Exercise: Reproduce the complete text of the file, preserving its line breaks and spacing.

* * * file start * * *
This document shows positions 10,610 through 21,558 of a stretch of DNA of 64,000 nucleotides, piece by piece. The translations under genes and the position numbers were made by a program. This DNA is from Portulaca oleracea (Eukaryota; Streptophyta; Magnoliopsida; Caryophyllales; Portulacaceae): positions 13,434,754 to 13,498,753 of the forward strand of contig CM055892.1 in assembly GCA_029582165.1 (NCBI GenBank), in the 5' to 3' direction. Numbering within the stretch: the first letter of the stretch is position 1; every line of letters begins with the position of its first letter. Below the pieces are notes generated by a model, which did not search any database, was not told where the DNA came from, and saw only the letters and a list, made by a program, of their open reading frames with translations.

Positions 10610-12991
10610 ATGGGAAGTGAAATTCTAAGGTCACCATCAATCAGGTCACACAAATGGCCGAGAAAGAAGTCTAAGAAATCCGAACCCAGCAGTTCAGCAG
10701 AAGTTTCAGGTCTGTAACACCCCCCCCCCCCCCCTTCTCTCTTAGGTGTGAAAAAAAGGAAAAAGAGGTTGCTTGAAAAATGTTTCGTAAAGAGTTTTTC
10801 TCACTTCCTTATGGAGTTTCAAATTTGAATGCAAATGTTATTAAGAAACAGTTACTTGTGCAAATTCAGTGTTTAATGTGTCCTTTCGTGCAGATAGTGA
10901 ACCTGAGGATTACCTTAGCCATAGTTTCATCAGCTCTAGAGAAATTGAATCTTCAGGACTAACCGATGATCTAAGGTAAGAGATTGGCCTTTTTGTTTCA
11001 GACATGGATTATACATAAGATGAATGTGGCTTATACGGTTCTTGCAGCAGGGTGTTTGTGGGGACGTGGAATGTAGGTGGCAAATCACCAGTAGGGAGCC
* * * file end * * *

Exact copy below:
This document shows positions 10,610 through 21,558 of a stretch of DNA of 64,000 nucleotides, piece by piece. The translations under genes and the position numbers were made by a program. This DNA is from Portulaca oleracea (Eukaryota; Streptophyta; Magnoliopsida; Caryophyllales; Portulacaceae): positions 13,434,754 to 13,498,753 of the forward strand of contig CM055892.1 in assembly GCA_029582165.1 (NCBI GenBank), in the 5' to 3' direction. Numbering within the stretch: the first letter of the stretch is position 1; every line of letters begins with the position of its first letter. Below the pieces are notes generated by a model, which did not search any database, was not told where the DNA came from, and saw only the letters and a list, made by a program, of their open reading frames with translations.

Positions 10610-12991
10610 ATGGGAAGTGAAATTCTAAGGTCACCATCAATCAGGTCACACAAATGGCCGAGAAAGAAGTCTAAGAAATCCGAACCCAGCAGTTCAGCAG
10701 AAGTTTCAGGTCTGTAACACCCCCCCCCCCCCCCTTCTCTCTTAGGTGTGAAAAAAAGGAAAAAGAGGTTGCTTGAAAAATGTTTCGTAAAGAGTTTTTC
10801 TCACTTCCTTATGGAGTTTCAAATTTGAATGCAAATGTTATTAAGAAACAGTTACTTGTGCAAATTCAGTGTTTAATGTGTCCTTTCGTGCAGATAGTGA
10901 ACCTGAGGATTACCTTAGCCATAGTTTCATCAGCTCTAGAGAAATTGAATCTTCAGGACTAACCGATGATCTAAGGTAAGAGATTGGCCTTTTTGTTTCA
11001 GACATGGATTATACATAAGATGAATGTGGCTTATACGGTTCTTGCAGCAGGGTGTTTGTGGGGACGTGGAATGTAGGTGGCAAATCACCAGTAGGGAGCC